There are challenges using apps in remote locations, connectivity being a big one, but Benvegnù believes it is important for visitors to use the app while they’re physically on location—to smell the forest air, to hear the sounds, even to feel their own sweat—to help foster connections between conditions in the present and stories from the past.
At the same time, Benvegnù says there are two myths to contend with—the “return to nature” myth, as if we can simply go back to a place where technology does not exist, and the “technology will save us” myth, as if science alone will fix any environmental issue, regardless of the history of human/nonhuman entanglements and the larger cultural frame of humanity as a species.
“We want to try to depart from both and see how we can actually use technology in a third way, in a different way,” he said.
Benvegnù is quick to credit his advisory board and partners who will be helping to bring this AR prototype app to life. Two of those people are Denise and Paul Pouliot, the Sag8moskwa and Sag8mo (head female and male speakers) for the Cowasuck Band of the Pennacook-Abenaki People. They’re involved in other AR projects focused on Indigenous history around New Hampshire, but this one allows them to shine some light on the information sharing between their people and early Shaker settlers, such as basket making, homeopathic remedies and agricultural practices.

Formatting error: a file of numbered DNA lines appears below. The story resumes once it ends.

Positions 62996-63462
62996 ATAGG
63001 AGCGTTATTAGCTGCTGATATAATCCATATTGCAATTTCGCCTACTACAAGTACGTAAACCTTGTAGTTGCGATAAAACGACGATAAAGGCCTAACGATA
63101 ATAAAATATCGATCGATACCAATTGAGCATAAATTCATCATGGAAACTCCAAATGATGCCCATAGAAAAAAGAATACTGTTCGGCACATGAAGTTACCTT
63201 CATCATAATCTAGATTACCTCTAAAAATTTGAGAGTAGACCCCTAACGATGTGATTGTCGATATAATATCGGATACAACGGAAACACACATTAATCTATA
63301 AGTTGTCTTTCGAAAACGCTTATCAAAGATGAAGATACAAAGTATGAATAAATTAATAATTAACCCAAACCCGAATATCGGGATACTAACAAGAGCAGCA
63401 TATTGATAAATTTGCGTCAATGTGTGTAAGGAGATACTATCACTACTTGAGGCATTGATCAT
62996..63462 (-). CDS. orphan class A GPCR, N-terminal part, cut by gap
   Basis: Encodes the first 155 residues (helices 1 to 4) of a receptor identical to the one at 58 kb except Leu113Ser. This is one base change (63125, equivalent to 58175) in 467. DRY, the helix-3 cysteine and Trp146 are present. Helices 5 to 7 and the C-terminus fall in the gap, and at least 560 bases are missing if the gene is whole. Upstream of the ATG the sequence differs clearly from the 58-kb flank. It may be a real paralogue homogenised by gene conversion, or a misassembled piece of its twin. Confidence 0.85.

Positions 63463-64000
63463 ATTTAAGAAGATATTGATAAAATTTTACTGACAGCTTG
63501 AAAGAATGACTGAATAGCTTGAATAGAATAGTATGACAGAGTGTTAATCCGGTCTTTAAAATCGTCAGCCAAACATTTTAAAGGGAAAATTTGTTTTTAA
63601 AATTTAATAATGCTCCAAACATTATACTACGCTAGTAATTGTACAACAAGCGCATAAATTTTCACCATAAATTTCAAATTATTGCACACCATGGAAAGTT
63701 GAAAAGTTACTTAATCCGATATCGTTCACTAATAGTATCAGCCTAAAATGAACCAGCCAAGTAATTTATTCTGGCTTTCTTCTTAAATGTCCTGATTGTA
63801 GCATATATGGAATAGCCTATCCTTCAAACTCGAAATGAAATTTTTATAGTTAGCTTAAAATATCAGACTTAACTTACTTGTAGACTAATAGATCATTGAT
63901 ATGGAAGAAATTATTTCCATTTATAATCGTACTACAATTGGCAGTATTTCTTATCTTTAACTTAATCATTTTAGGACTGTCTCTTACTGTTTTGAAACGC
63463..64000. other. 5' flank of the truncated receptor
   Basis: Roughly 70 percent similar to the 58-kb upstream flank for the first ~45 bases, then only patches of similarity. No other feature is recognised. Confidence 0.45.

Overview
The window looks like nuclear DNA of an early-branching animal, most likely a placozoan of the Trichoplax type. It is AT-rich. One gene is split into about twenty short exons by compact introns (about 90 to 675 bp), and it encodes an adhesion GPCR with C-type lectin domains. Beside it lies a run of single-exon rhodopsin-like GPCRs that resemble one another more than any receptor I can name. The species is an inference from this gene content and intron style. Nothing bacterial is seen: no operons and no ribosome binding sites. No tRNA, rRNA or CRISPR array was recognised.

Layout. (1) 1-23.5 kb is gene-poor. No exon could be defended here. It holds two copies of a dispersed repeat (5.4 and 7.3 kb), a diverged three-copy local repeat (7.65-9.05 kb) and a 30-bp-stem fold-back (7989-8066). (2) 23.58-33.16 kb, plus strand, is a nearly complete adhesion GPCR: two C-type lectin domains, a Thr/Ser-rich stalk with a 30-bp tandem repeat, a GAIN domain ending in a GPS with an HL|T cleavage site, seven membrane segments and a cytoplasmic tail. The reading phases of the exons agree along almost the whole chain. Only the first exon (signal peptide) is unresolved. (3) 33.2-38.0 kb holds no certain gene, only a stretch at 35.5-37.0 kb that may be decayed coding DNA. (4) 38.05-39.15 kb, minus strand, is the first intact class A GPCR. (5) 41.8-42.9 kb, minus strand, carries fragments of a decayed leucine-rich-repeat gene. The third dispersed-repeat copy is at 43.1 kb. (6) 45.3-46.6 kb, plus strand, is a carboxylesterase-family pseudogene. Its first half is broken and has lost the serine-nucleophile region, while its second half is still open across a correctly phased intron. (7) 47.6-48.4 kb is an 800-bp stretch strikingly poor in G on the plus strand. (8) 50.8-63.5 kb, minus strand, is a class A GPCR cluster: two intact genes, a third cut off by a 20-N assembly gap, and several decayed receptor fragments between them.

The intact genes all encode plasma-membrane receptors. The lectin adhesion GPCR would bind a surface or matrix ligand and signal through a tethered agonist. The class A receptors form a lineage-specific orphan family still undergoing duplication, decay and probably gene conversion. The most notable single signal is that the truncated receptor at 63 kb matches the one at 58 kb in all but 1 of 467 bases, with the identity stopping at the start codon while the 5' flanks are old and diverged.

In these projects, “we’re dealing with climate change, ecology, sustainability, and stewardship of the land,” Paul Pouliot said. “As Indigenous people, we represent probably less than two percent the total population in New Hampshire. But our stewardship practices are coming more in focus.”
Though the Shakers and Indigenous people cooperated, the dams the Shakers constructed remain a sore spot.
“In our oral traditions we talk about a great frog that stopped the flow of water and sucked all the water up, so we could use narrations from storytelling that would describe our feelings about dams,” he said.
Denise Pouliot suggested the dams could be removed to restore the original ecological balance. “It’s not something of the past because the dam is still living today,” she said.
Pouliot talks about the importance of including Indigenous people in the history of the region, which school textbooks often skip over.
“We’re not there to change history, we’re there to add to it,” she said. “There are more perspectives than just a single voice.”
The Pouliots place value on educational experiences like the planned Smith Pond Shaker Forest AR app, where people are physically present to touch and see things. These lessons about respecting the environment stick, they feel, because they’re leaning them while in the forest itself.
“I also hope that it will make people more curious about the Indigenous people that lived here and what we’re doing today,” Denise Pouliot said. “I hope that people walk away realizing, sure, we are a thing of the past, but we’re a thing of today as well.”
“We still carry our traditions,” she added. “They may not be as intact as they were prior to contact, but we saved as much as we could, and we’re proud of that. And part of the loss is part of our story and part of the history as well, and that should be shared.”